Thursday, March 4, 2010




Before we settle in with Barbara, Steven, Camille, and Lily on their Virginia farm, I wanted to highlight a couple of threads in Chapter One “Called Home.” To streamline this and future discussions, I’ll call them the “Kingsolvers” or the Kingsolver Clan. Giving a deep bow of respect to hubby, Steven Hopp, it’s Barbara Kingsolver who is the principal voice (and force) of this story.

Nervous rats, the Kingsolvers scurried down the ropes of their (literally) sinking ship, Tucson, Arizona, and fled toward the green hills of Appalachia. Like the other great desert cities of America (Salt lake, Vegas, Santa Fe, Albuquerque and so on), Tucson was (and is) surviving on “borrowed” water and food trucked in from far away. The billions of gallons of water used by these “urban space stations” can never be replenished by a few inches of annual rainfall.

Are these cities viable, or perhaps the question could be asked, how long can these cities remain viable, sucking up a nearly exhausted aquifer with one straw and foreign fossil fuels with another? And that question leads to a deeper question, a question so terrible that no one wants to look at it straight in the face. For how long will any of our major metropolitan centers be sustainable?

Sustainability, a most complex and slippery topic, wafts its way through our book. “Localism” and “seasonality” are difficult constructs, but they are much safer to approach than “sustainability” with its highly charged political and social currents. You can get zapped telling people that their city and lifestyle, plans, dreams, and hopes are not sustainable.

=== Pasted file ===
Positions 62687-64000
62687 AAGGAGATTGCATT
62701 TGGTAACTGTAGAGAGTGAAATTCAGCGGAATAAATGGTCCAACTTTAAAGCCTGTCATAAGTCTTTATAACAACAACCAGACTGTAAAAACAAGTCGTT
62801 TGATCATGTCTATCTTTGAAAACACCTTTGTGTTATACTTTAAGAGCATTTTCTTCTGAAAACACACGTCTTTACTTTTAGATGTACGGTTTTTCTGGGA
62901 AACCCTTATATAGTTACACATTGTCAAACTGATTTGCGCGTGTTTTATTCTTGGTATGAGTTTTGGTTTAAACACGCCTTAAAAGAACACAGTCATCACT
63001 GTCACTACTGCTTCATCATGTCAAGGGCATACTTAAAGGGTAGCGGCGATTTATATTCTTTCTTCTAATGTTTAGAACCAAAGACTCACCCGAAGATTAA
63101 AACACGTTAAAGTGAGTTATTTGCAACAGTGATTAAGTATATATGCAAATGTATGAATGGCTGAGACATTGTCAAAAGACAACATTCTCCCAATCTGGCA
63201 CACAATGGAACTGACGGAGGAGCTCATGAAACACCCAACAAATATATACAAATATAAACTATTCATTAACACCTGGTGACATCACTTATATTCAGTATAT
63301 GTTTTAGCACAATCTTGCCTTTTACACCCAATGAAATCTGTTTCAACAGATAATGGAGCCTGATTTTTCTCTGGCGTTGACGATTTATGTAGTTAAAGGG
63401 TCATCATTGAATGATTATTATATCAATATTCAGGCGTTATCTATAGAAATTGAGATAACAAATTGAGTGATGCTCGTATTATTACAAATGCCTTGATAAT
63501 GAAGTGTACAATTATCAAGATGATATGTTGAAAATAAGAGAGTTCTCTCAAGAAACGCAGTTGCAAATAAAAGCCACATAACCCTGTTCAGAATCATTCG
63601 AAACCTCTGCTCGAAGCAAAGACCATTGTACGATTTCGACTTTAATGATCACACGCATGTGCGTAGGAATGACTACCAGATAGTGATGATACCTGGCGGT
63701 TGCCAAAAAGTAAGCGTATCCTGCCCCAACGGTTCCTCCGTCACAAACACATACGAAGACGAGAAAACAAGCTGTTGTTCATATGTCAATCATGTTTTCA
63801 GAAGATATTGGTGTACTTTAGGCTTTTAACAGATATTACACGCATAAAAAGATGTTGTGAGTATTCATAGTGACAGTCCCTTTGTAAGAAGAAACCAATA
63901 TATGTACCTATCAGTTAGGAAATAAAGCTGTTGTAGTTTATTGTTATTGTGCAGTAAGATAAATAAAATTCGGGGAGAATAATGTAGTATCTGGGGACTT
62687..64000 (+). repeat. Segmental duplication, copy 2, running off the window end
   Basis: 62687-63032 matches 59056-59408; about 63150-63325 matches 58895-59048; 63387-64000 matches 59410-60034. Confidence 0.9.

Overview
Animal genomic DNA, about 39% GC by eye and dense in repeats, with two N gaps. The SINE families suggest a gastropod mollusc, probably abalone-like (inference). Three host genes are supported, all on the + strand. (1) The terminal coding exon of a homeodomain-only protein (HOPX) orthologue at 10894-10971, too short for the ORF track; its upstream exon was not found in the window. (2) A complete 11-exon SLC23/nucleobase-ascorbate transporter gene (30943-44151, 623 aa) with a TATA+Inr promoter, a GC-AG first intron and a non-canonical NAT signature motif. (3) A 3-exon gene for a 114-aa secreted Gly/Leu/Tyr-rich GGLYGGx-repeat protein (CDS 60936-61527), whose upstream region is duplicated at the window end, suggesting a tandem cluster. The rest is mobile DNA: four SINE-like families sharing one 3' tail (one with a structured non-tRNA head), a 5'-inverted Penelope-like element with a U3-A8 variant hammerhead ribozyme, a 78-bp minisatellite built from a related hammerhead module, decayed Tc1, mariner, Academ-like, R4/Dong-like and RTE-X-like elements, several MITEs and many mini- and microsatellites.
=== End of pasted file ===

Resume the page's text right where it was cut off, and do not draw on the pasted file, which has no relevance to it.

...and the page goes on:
Animal, Vegetable, Miracle is about good food and good family. It’s about poking a stick in the eye of the megalithic, corporate food marketers. It’s about growing your own, and loving your neighbors, and learning how to live close to the land and the food that grows on it. And it poses, ultimately, this provocative question: can sustainability itself be sustained? Maybe we’ll come back to this at the end of the book.

If food production studies, agricultural awareness, commodity subsidies and other downer topics like these are unfamiliar to you, Chapter One provides a quick orientation, but don’t fret, “Coming Home” is also full of hope, courage, and Kingsolver’s drop-dead funny imagery.

“The tall, dehydrated saguaros stood around all teetery and sucked-in like prickly supermodels.”

OK. I’ve stalled long enough. By now all you tribal players, you rowdy rogues and fallen women, should have your book. Be ready for the next “prompt,” Chapter Two, “Waiting for Asparagus” to be written by . . .


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